At times, Born Fighting describes the Scots-Irish fighting spirit with almost pornographic delight: These men were "bellicose and often warlike," "unapologetically, even devilishly hedonistic," "often impossible to control," men of "infinite stubbornness" who "dressed provocatively, acted with a volatile belligerence, drank to excess," and "came to accept the fight as birthright, even as some kind of proof of life." Their modern heirs were people like Webb's father's friend Bud, whom Webb worshipped as a child and who once punched somebody so hard his eyeball fell out when he sneezed.
For a liberal, violence may sometimes be a necessary thing. It may even lead to good outcomes. But while those outcomes may be worth celebrating--and while the people who do the fighting may be correctly labeled courageous or even heroic--the violence itself is never worth celebrating. Webb's outlook flies in the face of this liberal ideal. He seems to be very much in love with violence.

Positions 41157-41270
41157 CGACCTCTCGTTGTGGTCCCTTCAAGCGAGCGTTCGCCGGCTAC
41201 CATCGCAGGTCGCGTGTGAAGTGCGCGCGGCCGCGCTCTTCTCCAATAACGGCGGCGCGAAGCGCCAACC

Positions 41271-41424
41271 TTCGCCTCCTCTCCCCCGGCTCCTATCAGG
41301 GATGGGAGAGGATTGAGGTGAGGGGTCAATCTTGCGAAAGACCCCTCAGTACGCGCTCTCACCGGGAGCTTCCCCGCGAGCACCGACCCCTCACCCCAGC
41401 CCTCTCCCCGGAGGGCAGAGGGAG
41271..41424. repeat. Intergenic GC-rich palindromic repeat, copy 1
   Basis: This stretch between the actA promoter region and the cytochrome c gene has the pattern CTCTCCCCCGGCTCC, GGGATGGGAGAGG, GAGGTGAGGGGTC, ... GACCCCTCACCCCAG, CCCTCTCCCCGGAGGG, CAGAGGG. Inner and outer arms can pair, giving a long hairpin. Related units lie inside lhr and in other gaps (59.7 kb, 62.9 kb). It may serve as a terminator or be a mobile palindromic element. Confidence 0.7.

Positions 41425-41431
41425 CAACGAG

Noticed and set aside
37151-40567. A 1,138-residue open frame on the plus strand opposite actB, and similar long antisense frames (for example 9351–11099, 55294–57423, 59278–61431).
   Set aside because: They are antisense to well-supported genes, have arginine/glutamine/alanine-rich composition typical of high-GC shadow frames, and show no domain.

It turns out Webb is also something of an apologist for the Confederacy. He has accused "revisionist politicians and academics" of trying "to defame the entire Confederate Army in a move that can only be termed the Nazification of the Confederacy." When I saw the Politico piece that came out on Wednesday documenting Webb's views on the Confederacy, I can't say I was shocked. That's because, years ago, when I was working at The American Prospect, I spent some time reporting on a Sons of Confederate Veterans chapter in southern Virginia; and there are clear similarities between the Sons of Confederate Veterans' worldview and Webb's. For one thing, they share an unhealthy obsession with the past. I remember watching in disbelief as one member of the group I was interviewing became choked up while recounting to me what happened at the Battle of New Market in 1864--to the point where he couldn't finish the story. I have no idea whether Webb would grow teary talking about Civil War battles, but his enthusiasm for the history of his own people is considerable, to say the least. And while I have no problem with people being interested in their heritage--most of us are--I find Confederacy apologists’ specific obsession with continuing to litigate the historical case of their ancestors extremely disturbing. I'm sure that Webb, like the Sons of Confederate Veterans, would respond that everyone has a right to take pride in their own heritage. Well, it isn't so simple. When the past of a certain group is so directly connected to the subjugation of others--and, let's recall, we are barely more than a single generation removed from the time when institutionalized racism was the law of the land in the American South--then the celebration of that past is, at minimum, a complicated matter. The Sons of Confederate Veterans would have you believe that the celebration of Confederate heritage is the same thing as Black History Month. But it's not even close.